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What should we expect now from General Assembly?

Updated: December 21, 2012 6:12AM



What should we now expect from the Ill. General Assembly?

Illinois has an antiquated tax system caused by a failure of revenues to keep up with the rising costs of services. Fixing the revenue problems would help Illinois balance its budget.

Behind the resistance to raise revenue is the Civic Committee of Chicago, which is made up of 36 of Illinois’ largest corporations. It has resorted to constant threats of reckless, unconstitutional “pension reform” for public workers. Why would the Civic Committee want to propagandize that public workers are to blame for Illinois’ deficit and be against closing tax loopholes and not allowing tax breaks and incentives to corporations? The money the Civic Committee can take from public workers’ benefits can be used to fund corporation’s tax breaks, tax incentives and loopholes. That’s the answer.

Most Illinois legislators say they will oppose raising taxes to balance the state’s budget. That means that they will not raise taxes — especially for the wealthy 1 percent that bankrolled them — for the guarantee of continued campaign funding and re-election.

Recently, many legislators approved a financial windfall for a few Illinois corporations.  During the first six months of this year, $168 million in corporate tax breaks went to UAL, CME stockbrokers, the Museum of Broadcast History, Boeing and others. Remember, each tax break means less money to run the state government. But who will pay? You, the taxpayer, will pay — and if not you, it will be the public workers.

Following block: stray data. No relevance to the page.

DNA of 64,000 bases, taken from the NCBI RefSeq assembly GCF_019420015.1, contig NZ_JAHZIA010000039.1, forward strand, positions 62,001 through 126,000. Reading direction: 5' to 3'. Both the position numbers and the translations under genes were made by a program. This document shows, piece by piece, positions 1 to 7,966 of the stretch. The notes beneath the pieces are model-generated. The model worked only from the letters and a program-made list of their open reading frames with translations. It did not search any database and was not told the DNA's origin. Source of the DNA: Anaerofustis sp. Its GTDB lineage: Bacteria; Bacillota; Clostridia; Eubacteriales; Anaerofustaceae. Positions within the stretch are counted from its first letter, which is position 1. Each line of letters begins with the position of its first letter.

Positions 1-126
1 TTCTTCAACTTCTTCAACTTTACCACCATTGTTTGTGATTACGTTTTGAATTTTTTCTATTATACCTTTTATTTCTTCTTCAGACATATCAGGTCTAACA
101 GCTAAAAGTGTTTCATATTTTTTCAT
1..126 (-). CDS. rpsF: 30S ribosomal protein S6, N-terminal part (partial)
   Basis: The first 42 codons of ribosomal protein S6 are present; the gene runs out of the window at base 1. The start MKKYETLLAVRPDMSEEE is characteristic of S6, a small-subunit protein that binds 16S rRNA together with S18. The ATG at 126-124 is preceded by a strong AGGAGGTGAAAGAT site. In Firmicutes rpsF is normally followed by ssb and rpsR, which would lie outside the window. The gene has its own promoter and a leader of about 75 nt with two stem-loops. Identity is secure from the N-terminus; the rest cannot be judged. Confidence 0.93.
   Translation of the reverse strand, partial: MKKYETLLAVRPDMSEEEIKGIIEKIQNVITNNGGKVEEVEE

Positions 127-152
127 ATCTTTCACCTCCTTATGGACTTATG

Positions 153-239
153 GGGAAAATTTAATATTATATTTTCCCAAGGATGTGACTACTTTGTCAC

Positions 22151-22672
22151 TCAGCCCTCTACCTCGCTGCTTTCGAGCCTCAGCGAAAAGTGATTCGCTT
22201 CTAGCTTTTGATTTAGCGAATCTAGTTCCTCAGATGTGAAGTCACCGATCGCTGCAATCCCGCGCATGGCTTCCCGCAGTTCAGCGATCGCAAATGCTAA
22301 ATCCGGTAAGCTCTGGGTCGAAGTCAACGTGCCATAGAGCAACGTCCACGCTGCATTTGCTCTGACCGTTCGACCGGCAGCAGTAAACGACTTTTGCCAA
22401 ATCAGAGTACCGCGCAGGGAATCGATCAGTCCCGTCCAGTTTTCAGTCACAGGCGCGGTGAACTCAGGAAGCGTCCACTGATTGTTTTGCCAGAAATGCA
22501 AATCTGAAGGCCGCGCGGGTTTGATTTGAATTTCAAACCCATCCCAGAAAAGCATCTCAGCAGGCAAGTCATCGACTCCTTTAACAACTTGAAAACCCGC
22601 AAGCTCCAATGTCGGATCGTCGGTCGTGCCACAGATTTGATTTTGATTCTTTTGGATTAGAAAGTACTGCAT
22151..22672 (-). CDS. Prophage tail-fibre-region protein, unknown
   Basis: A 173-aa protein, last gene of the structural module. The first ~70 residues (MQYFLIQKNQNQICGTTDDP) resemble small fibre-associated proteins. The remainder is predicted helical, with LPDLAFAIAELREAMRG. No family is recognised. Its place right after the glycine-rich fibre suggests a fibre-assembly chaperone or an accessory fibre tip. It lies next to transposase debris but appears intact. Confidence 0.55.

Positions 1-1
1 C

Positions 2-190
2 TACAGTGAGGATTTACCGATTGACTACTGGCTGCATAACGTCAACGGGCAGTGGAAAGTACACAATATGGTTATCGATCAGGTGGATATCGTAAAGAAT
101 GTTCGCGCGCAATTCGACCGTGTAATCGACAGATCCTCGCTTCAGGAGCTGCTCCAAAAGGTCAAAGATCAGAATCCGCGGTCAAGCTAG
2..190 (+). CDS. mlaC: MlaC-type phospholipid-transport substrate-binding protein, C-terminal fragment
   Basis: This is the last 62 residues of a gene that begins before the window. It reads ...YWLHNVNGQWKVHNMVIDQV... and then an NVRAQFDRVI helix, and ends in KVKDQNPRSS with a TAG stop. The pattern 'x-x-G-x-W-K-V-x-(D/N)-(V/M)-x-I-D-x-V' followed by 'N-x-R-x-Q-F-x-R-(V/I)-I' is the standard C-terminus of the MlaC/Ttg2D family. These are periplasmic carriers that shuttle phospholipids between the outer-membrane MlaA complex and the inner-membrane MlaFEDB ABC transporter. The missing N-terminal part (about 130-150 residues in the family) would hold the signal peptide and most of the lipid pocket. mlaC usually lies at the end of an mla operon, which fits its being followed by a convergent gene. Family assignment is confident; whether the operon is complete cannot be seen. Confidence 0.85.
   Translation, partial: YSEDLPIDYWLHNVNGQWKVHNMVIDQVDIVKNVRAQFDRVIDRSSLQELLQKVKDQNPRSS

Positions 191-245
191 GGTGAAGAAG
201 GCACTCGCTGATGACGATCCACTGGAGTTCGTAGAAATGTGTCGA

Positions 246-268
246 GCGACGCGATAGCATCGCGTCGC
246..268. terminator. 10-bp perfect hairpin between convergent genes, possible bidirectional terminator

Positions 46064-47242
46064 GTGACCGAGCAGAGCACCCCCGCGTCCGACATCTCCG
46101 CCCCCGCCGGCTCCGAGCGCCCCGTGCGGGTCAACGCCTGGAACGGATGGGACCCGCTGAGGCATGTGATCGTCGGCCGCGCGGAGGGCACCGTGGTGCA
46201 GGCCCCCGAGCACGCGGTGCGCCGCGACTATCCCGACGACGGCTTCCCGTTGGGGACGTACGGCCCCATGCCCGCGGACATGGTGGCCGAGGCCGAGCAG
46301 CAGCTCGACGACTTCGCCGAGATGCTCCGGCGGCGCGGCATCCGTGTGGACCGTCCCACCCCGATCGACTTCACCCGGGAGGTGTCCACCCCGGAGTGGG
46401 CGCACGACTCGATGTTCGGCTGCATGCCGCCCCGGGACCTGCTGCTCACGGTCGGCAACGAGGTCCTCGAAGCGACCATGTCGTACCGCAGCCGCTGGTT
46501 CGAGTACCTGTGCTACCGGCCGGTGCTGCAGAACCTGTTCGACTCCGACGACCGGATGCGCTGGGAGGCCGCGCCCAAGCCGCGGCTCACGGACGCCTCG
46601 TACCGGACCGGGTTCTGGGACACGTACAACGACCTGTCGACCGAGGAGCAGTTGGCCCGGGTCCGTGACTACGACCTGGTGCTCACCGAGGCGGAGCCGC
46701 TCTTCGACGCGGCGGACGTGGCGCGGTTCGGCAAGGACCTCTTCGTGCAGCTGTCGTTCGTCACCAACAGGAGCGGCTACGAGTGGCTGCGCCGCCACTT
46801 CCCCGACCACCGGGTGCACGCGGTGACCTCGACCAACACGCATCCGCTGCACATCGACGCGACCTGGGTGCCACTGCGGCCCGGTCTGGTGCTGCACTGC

While the corporations received these healthy tax breaks, there was not one word of generating much-needed revenue with the passage of a fair, progressive tax on income that allows for the wealthy to pay their fair share.

Without a fiscal system overhaul that will generate revenue for Illinois to properly maintain state services and pay state expenditures for health and social services, education, government, transportation, capital outlay, public protection, justice and, most importantly, the state’s debt, the state of Illinois will be going over the “fiscal cliff.”

Legislators could and should focus on closing tax loopholes, tax breaks and amending the Constitution for a progressive income tax in this session. Illinois is one of seven states in our country that does not have a progressive income tax — we still have a regressive flat rate tax on income (everyone pays the same rate).

By the way, the answer to the question posed in the headline is to ram a bill through on “pension reform” and “let the courts decide” — House Speaker Michael Madigan.

Joni Lindgren

Elgin



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